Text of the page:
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Choosing A Nursing Home

Many Caregivers have grown up thinking that they would never want to place their loved one into a nursing home. The decision is probably one of the hardest ones you will ever have to face in your lifetime. Unfortunately life doesn't always go the way you would like it to. You may have promised your loved one that you would not place them in a nursing home and you and you may even feel like a failure for no longer being able to care for them. However, when you are no longer able to care 24/7 because you may be burned out, your loved one has a chronic illness that does not require hospitalization but needs supervisioin and care, reality kicks in and the need may be upon you to make a choice. For some of you, there may not be a choice. Your loved one may be transferred from the hospital directly into a nursing home following an operation, sudden illness or an accident to convalesce.

As people age, their needs are constantly undergoing change. The purpose of a nursing home is to help people care for themselves and to assist them until their final days. Skilled 24 hour nursing care and medical supervision is required usually when a patient is taken directly from a hospital because they are recovering from a surgery or major treatment. Custodial care means they are in need of care because they cannot live independently due to a serious chronic illness or a disability. They might not require skilled nursing and medical attention but they do need full time care and supervision.

It is best to retrieve information on nursing home facilities by referrals or recommendations from physicians, home care professionals, geriatric care managers, social workers, hospital staff, friends, and clergy. You can also check through the Eldercare Locator, professional and consumer service organizations, your state or local health department and the department of aging.

Nursing Homes Provide:

  • Room and board
  • Skilled nursing
  • Medical services (nurses and doctors)
  • Rehabilitation (therapies and counseling, such as speech, psychological and physical)
  • General supervision.
  • Opportunities for recreation and socialization

Some questions you may ask yourself, your loved one and also family members who may be involved in this decision are as follows:

  • Can I continue to provide the needs for our loved one on a 24-hour basis? Am I able to provide the quality of care they need? Am I jeopardizing my own health and/or the needs of my own family?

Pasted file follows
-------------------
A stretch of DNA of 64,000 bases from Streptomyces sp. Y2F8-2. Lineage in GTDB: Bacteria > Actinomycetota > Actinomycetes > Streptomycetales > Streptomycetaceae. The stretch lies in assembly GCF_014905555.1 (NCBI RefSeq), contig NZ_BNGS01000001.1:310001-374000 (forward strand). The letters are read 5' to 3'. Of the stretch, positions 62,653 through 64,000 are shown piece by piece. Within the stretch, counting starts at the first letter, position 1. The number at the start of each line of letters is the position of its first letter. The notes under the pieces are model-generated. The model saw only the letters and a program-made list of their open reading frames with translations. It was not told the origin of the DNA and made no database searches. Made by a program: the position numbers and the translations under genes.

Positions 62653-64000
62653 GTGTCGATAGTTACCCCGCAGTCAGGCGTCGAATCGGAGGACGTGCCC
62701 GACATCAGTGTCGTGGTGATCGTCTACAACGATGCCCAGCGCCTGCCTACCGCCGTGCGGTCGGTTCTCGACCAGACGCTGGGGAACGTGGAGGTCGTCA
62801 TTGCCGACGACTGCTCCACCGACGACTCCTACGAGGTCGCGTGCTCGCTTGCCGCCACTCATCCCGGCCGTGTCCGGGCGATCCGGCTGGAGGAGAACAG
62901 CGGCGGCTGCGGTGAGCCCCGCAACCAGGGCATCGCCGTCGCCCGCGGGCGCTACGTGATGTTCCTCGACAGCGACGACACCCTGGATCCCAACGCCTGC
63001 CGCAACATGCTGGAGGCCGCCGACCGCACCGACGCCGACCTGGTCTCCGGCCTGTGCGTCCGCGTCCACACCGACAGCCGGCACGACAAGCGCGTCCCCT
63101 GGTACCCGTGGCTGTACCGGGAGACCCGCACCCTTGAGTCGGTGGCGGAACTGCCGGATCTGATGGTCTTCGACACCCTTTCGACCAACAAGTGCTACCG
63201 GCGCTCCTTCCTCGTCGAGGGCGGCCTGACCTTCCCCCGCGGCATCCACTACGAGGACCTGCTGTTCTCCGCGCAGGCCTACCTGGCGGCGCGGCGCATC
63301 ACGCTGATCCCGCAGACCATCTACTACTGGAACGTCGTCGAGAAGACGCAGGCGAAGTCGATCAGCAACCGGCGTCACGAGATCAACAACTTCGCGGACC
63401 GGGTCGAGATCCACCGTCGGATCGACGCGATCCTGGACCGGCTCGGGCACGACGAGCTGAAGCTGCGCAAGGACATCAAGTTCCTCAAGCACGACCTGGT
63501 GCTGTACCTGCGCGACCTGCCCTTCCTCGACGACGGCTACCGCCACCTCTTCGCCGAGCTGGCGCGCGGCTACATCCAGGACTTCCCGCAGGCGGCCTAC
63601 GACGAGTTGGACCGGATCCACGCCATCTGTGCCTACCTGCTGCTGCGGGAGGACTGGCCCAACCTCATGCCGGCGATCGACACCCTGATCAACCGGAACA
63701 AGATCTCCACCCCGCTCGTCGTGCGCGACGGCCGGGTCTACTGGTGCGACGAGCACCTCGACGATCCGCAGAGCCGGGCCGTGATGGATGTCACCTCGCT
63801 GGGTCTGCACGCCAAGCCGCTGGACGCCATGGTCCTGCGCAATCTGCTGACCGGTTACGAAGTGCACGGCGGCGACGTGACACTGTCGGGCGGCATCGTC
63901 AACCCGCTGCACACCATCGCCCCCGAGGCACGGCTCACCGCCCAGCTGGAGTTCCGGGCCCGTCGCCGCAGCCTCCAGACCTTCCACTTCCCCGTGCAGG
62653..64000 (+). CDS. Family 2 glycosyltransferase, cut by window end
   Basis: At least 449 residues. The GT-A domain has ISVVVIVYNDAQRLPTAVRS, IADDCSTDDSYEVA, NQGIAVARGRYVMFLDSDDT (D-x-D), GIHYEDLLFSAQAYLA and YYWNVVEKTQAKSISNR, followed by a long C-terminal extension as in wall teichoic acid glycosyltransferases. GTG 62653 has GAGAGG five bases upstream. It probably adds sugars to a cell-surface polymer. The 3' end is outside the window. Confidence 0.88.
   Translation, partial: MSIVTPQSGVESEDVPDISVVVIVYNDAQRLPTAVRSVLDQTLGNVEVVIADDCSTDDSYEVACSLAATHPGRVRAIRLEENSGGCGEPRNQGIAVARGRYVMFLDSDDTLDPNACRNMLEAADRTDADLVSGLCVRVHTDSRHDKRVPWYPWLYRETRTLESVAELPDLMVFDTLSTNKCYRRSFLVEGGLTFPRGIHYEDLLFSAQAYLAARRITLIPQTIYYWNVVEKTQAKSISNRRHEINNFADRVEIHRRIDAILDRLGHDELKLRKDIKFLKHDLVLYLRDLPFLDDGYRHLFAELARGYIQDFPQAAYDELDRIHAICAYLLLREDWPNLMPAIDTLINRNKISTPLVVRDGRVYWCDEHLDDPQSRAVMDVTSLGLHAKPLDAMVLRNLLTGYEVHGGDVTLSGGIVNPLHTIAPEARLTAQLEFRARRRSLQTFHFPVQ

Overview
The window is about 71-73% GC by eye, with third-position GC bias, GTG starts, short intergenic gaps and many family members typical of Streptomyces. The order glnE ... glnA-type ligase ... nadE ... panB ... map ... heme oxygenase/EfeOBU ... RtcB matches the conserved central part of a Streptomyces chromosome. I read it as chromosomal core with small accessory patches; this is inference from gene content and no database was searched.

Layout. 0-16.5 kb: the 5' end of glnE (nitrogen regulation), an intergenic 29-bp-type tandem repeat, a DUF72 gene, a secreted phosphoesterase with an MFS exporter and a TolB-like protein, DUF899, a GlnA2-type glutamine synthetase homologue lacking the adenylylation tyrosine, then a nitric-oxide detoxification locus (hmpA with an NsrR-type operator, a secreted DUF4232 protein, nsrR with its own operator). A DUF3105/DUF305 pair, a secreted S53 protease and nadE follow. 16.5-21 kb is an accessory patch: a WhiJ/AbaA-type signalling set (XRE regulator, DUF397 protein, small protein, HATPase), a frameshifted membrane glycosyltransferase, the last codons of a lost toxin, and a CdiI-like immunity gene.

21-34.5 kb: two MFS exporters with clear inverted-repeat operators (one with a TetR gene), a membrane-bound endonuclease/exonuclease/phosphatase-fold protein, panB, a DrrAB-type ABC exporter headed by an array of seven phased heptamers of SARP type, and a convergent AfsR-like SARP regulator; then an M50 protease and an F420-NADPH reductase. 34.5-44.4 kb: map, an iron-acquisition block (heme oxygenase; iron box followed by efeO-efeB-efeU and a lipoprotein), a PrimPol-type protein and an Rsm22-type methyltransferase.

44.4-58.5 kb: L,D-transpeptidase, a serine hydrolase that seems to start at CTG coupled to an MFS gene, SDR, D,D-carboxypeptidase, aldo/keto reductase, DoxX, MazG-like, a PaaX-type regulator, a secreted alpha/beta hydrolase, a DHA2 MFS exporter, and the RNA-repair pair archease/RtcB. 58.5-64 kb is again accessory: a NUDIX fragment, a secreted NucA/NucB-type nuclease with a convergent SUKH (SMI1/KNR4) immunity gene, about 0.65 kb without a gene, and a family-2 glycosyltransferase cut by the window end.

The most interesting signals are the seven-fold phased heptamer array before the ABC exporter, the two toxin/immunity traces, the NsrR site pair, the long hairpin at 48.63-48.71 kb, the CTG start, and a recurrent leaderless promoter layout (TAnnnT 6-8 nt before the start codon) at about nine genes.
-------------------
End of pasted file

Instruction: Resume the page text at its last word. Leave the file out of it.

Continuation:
• In your current living arrangement does your loved one miss or want more social interaction?
  • Does your loved one have a pet?
  • Are they chronically ill where they require intensive care but not hospitalization?
  • Do they require help with their daily living activities such as bathing, dressing, eating and using the toilet?
  • What do your finances permit for? What does Medicare and their health insurance provide? What does their long term care (LTC) insurance provide?
  • Would my relationship with my loved one improve if they are placed in a facility?
  • Have the patient's doctors and homecare professionals recommended that your loved one be placed into a nursing home?

The more you research, the more you will be able to make a better, more informed decision.

Considerations to look for when choosing a nursing home:

  • Location- is the home a reasonable distance from your home? By being close, visiting will be easier. Do you have accessible transportation to the home?
  • What are the visiting hours? How do they fit into your schedule?
  • What kinds of activities are provided for the residents? What types of activity rooms are available for recreation?
  • Are there safe areas and gardens for walking and sitting outside?
  • What is the physical layout of the facility like?
    1. Is it attractive?
    2. Is it well organized?
    3. Is it designed for the privacy needs of the patient?
  • What are the ratios of patients to staff?
  • Is the staff welcoming and responsive?
  • Is the level of hygiene maintained - the cleanliness of rooms and hallways.
  • What is the quality of food like?
    1. Are the foods nutritious, and geared towards the patient's individual needs?
    2. Is assistance available if the patient needs to be fed?
    3. Are snacks and proper foods available in between meals?
    4. Can residents choose their own menu?
    5. Is the kitchen clean?
    6. Are dishes, pots and pans clean?
    7. Are there bugs?
  • What are the resident's rooms like?
    1. How are they furnished?
    2. Are they warm and comforting?
    3. Can you bring in your own bed and furnishings?
    4. Is there storage for the patient's belongings?
    5. Can personal items be brought in to create an environment that is comfortable for them?
    6. Are these personal items safe? How is the theft of personal possessions handled?
    7. Does the room have an emergency system to call for help? Are they working properly?
    8. Does each room have it's own bathroom and is it clean?
    9. Does it have the proper hand rails, grab bars and accessories your loved one will need?
    10. If patients share rooms with another resident, how are problems handled?
  • How accessible are bathrooms outside the patient's own room?
  • Is their a phone in the patient's room or nearby for personal use? Can those with wheelchairs reach the phone?
  • Is there a television and radio in the room if the patient is bedridden? What if the patient prefers to just watch TV or listen to the radio on their own in the comfort of their room?
  • Are personal services available i.e., hair cutting, washing and tailoring?
  • How are ingoing and outgoing personal mail services delivered? Are postage services for mailing available?
  • Who is responsible for shopping for the personal needs of the resident?
  • Are pets allowed and how is this handled if they are?
  • How is cash handled for the resident's incidental needs?
  • Are all entrances, exits, rooms, and hallways and elevators wheelchair accessible, and walker accessible and does the width meets the needs of the patient's means for getting around?
  • Is smoking regulated?
  • Are exits marked and not blocked?
  • Are the floors slippery?
  • Are heating and cooling systems adequate and working properly? Does the resident have individual control of the heating and cooling systems in their room?
  • Are floors, sidewalks and ramps smooth to prevent tripping and falling?
  • How frequent are linens changed?
  • How are resident's personal laundry needs handled?
  • How does the facility involve the family?
  • Is there professional support one on one or are there support groups?